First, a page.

Keywords: Somalia;Middle East;
    Date: 2018–07–06
  35. By: Yuemei Ji
    Abstract: Serial correlation in macroeconomics is pervasive. Macroeconomic modellers find it impossible to model this feature without relying on serially correlated shocks. Using a behavioral macroeconomic model, I show that serial correlation in inflation and output can easily be explained in the context that agents do not have rational expectation. This important feature is missing in the standard New Keynesian rational expectations models. The rational expectation models need serially correlated exogenous shocks to account for the high serial correlation in inflation and output while the behavioral model produces serial correlation in these variables endogenously. I also show that inertia in the beliefs about the future is a strong force in producing the serial correlation in inflation and output.
    Keywords: behavioral macroeconomics, serial correlation, inflation, output gap, inertia in belief, endogenous business cycle
    JEL: E00
    Date: 2018
  36. By: International Monetary Fund
    Abstract: The economy of the Central African Republic (C.A.R.), a fragile state, is recovering gradually. Following the 2013 crisis, macroeconomic conditions have stabilized: growth has resumed, inflation has declined, domestic revenues have recovered, and debt ratios have decreased. The outlook, however, is clouded by persistent fragility amid repeated eruptions of violence. Half of the population depends on humanitarian assistance. Stronger and more inclusive growth is necessary to make a dent into widespread poverty. The government’s economic strategy is supported by a three-year arrangement under the Extended Credit Facility (ECF)—launched in July 2016—with total access of SDR 133.68 million (120 percent of quota).
    Keywords: Central African Republic;Sub-Saharan Africa;
    Date: 2018–07–09
  37. By: International Monetary Fund
    Abstract: Growth remained strong at 7.2 percent in 2017, with inflation contained at 1.3 percent. Higher oil prices and increased capital goods imports significantly widened the current account deficit. The macroeconomic framework in this staff report uses a new GDP series which updates the base year from 1999 to 2014 and is approximately 30 percent higher in nominal terms relative to the previously reported GDP data series.
    Keywords: Sub-Saharan Africa;Senegal;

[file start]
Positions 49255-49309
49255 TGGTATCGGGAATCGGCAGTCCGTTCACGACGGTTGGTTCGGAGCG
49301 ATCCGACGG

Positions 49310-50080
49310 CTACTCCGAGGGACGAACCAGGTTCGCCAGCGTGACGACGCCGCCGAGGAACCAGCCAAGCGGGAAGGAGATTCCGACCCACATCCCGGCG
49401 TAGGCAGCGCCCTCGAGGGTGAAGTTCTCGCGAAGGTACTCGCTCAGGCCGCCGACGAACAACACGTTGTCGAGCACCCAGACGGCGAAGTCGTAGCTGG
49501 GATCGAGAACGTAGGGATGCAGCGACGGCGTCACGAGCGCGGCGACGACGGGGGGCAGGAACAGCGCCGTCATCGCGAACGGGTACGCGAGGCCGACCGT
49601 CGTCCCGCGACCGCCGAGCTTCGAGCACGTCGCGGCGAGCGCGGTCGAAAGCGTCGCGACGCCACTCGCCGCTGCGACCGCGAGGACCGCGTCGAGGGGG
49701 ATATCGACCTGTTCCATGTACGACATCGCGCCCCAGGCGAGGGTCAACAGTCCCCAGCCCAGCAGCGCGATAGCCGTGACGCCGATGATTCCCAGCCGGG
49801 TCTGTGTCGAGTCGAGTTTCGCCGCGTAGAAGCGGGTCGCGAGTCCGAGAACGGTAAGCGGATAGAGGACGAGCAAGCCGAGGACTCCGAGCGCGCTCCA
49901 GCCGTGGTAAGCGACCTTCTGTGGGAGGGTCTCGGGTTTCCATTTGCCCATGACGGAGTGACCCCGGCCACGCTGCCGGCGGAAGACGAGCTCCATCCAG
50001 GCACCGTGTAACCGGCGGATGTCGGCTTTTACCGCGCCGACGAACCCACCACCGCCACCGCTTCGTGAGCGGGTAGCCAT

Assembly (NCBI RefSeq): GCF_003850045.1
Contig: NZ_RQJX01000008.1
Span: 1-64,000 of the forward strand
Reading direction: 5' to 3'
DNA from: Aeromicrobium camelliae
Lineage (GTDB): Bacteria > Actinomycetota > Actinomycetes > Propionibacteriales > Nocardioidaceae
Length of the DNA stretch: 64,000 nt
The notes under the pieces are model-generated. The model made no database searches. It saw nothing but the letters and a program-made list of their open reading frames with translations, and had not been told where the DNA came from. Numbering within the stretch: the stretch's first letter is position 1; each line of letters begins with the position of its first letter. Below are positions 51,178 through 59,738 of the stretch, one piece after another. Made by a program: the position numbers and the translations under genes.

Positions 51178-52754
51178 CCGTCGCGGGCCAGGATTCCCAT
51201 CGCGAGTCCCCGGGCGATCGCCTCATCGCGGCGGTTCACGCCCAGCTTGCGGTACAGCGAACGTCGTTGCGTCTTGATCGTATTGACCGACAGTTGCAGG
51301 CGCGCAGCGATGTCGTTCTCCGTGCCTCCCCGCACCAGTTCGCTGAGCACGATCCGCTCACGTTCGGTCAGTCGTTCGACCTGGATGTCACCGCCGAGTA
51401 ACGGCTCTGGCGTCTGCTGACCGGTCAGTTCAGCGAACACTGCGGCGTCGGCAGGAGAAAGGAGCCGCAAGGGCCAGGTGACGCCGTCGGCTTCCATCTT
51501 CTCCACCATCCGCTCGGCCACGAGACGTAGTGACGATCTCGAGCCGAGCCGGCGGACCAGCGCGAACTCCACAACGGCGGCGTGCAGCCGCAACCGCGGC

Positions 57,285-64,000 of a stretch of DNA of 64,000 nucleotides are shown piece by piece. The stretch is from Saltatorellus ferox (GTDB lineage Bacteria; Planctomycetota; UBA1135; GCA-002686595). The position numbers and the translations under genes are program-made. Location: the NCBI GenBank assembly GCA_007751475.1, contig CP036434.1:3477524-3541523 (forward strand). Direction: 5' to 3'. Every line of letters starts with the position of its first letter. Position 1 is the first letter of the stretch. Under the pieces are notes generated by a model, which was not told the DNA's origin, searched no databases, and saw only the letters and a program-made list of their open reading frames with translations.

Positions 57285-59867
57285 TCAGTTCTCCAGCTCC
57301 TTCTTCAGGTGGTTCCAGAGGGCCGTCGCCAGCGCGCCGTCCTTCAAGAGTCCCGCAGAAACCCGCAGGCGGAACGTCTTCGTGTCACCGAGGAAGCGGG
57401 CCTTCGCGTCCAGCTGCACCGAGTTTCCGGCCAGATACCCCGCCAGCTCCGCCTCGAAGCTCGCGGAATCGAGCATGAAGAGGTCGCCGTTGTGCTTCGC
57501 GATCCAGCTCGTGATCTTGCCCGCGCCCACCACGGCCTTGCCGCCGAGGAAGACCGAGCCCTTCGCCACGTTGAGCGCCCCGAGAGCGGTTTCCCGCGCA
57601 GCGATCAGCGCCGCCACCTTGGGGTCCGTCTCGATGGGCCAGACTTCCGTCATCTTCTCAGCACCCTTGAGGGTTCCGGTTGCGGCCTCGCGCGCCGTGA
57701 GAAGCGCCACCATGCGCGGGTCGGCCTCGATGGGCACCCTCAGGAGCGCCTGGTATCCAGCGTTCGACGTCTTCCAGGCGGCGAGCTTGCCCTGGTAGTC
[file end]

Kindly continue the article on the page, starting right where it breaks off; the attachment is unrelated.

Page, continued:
Date: 2018–07–09
  38. By: Eleni Chatzivgeri (Heriot-Watt University); Haroon Mumtaz (Queen Mary University of London); Daniela Tavasci (Queen Mary University of London); Luigi Ventimiglia (Queen Mary University of London)
    Abstract: We use a dynamic factor model to consider if real wage growth in the US, UK and Germany at different percentiles of the distribution can be explained by factors that are common across countries or specific to each country. Our results suggest that common factors explain a large proportion of the movement in wages when considering the left tail of the distribution indicating that shocks that are common across countries are important for low wage households.
    Keywords: Household wages, dynamic factor model
    JEL: C5 E1 E5 E6
    Date: 2017–07–30
  39. By: Bejamin Eden (Vanderbilt University)
    Abstract: I use a model of rational bubbles to account for housing cycles and to discuss the effects of government loans and its real interest policy on the possibility of cycles. Cycles occur when the government is willing to lend to the young generation. Cycles do not occur if the government does not lend and the interest rate is sufficiently high. The level of interest required to discourage cycles (in the no lending case) is high when the rate of technological change in the non-housing sector is high relative to the rate of technological change in the housing sector.
    Keywords: Housing-cycles, Interest Rate, Bubbles, Government loans.
    JEL: E0 G0
    Date: 2018–08–24
  40. By: International Monetary Fund
    Abstract: Economic growth slowed down, but became more broad-based. In 2017, real GDP growth was 2.1 percent, with the non-mining GDP rebounding from its contraction in 2016. The external balance turned negative due to weaker than expected export growth and higher oil prices. Inflation remains relatively low, and the monetary stance accommodative. Oil production is expected to commence in 2020, and additional oil discoveries have significantly improved the medium- and long-term outlook.
    Date: 2018–07–16
  41. By: Kilian, Lutz; Zhou, Xiaoqing